Rotarians signpost the way to Covid freedom

Rotarians signpost the way to Covid freedom

Rotarians across Great Britain and Ireland have been volunteering at Covid clinics across these Isles. It has been a mammoth effort, showcasing the very best of Rotary. In Cumbria, members of Furness, Furness Peninsula and Barrow-in-Furness Rotary clubs have been working together to support the vaccination programme.

Here, Peter Garwood from Furness Rotary, who has been the linchpin behind the successful project in Barrow-in-Furness, reflects on a successful six months on the frontline.

A while ago, a very small group of Rotarians from all three Rotary clubs in Barrow-on-Furness got together for the start of a brand new community-based project.

A Rotarian volunteer marshal at the Alfred Barrow Medical Centre for the Covid vaccination programme.

183 days ago, just 17 Rotarians presented themselves at Alfred Barrow Medical Centre as volunteer marshals on the very first day of the vaccination programme. 

Nobody had a clear idea of what was required of us, however as good Rotarians, instinct and ability soon took over.

We have faced cold rain, snow, high winds, hail and even some sunshine.”

We made up things as we went along. We started to learn a new vocabulary with words like social distancing, sanitizing, jabs, clinicians, DNAs and PODS. We began to use phrases like “can you manage stairs?” and “are you here for your 1st or 2nd?”, “have you read the sheet?”, “this way to freedom”, “move on to the next yellow jacket”.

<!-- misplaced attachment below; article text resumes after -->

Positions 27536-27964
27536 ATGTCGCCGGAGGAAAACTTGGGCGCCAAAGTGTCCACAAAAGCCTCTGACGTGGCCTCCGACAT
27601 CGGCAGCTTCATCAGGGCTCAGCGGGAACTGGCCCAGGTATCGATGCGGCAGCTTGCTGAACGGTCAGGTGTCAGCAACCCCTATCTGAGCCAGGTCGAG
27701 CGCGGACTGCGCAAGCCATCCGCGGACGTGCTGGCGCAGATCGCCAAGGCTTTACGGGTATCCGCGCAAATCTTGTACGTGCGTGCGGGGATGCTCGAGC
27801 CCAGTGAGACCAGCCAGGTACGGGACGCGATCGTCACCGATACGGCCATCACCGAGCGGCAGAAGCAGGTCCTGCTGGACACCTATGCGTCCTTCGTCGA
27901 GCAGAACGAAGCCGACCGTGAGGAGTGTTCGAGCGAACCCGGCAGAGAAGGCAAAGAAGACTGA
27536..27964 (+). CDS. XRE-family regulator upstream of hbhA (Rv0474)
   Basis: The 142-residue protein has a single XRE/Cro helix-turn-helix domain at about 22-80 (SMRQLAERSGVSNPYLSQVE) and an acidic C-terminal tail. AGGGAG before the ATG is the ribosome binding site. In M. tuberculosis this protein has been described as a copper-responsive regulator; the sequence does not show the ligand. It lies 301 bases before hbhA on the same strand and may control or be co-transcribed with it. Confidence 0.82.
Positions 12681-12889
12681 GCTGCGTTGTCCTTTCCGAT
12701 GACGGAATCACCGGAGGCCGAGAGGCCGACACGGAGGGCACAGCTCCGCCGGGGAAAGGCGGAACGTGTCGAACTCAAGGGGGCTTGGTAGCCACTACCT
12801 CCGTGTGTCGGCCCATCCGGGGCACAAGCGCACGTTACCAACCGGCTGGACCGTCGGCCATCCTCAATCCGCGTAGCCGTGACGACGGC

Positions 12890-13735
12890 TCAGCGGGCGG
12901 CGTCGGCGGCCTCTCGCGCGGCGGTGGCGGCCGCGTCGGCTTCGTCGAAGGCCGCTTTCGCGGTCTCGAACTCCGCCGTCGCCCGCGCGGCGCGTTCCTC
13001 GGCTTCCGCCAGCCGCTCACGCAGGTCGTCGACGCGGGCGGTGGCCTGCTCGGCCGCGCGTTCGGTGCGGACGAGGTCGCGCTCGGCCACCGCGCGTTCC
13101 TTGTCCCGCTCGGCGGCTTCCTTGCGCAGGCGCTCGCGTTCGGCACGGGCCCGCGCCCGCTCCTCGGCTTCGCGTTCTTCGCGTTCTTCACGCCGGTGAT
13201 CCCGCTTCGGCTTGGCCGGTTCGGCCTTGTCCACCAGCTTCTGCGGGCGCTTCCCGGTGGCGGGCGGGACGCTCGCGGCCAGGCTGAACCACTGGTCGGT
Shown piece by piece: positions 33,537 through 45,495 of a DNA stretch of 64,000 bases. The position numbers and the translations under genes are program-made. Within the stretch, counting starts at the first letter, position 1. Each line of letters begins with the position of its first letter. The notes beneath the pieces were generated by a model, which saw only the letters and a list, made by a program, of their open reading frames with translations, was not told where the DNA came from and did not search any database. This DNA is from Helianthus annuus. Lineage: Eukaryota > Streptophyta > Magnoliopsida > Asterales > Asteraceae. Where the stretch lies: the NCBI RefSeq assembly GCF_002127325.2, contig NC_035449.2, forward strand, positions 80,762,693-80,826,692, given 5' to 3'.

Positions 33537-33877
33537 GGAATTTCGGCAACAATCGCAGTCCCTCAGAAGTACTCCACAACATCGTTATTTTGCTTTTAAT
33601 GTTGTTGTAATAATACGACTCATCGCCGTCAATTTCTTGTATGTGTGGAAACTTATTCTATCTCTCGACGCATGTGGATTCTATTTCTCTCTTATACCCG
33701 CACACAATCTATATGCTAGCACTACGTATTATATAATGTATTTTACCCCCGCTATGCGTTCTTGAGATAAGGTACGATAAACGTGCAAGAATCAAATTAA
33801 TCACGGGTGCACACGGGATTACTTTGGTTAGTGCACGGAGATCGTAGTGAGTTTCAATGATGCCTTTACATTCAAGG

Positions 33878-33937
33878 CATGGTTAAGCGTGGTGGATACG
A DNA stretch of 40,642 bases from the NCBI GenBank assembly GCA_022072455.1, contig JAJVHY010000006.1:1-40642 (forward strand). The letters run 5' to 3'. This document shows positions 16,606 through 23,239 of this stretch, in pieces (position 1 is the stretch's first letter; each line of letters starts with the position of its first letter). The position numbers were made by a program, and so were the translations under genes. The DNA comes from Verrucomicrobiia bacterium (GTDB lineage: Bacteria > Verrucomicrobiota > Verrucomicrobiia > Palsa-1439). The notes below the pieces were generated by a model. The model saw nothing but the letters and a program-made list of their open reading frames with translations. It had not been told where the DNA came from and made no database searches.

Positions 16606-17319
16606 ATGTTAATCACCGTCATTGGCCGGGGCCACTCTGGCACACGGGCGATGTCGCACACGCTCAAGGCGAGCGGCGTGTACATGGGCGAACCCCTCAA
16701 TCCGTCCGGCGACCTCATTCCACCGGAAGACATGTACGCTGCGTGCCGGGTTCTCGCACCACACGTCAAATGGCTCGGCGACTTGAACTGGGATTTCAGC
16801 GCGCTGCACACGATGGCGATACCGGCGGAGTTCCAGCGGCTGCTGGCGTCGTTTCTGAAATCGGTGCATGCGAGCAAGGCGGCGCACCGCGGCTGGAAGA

We quickly became experts in dealing with the anxious, the stressed, the clinically vulnerable, the needle phobic and lots and lots of people with issues. 

We learnt from our mistakes. We changed things around, we moved furniture, we opened up a new entrance and a new exit, we adapted, but always with a smile and a kind word.

6 months and 1 day since we started we have grown in numbers, the team of volunteers is now nearly 90 strong, made up of Rotarians, friends, friends of friends, family and contacts. 

In that time, we have been present on 77 days, sometimes just 18 of us, and other days 70 plus spread over four sessions. We have covered 86 clinics and contributed 6,151 volunteer hours to the project.

We have faced cold rain, snow, high winds, hail and even some sunshine.

We have been praised and thanked by hundreds of individuals, and yes we have been cursed by two or three, and we all have great memories of our experiences working together. 

Six months and one day into the project we are still willing to continue with enthusiasm and a smile.”

We constantly show willingness and enthusiasm and still manage to smile through, and I am constantly surprised when I send out an email requesting availability and I get a positive reply in 45 seconds and 12 replies within 30 minutes.

Considering I tend to work at midnight, this makes me think that I am not the only insomniac, but then when I wake and check my computer at about 7am I find I have got a further 12 to 15 replies.

The rotas almost write themselves, for which sincere thanks. 

The top three Rotarian volunteers have contributed 546.25 hours so far (nearly but not quite matching my contribution). 

The top three non-Rotarians and volunteers have amassed a total of 436 hours between them, but they didn’t start until about three weeks after the project began.

Rotarian, Peter Garwood, from Furness Rotary who is behind the successful vaccination programme in Cumbria.

Six months and one day into the project we are still willing to continue with enthusiasm and a smile. 

We have lost one or two volunteers along the way but still have a list of people ready to step up and join us.

We are not yet finished but we are now getting somewhere!  

At some point during this evening’s clinic a patient receiving their injection, on the continuing road to freedom became the 55,000th person to be vaccinated since the project began.

Thank you, 55,000 times, for all your efforts.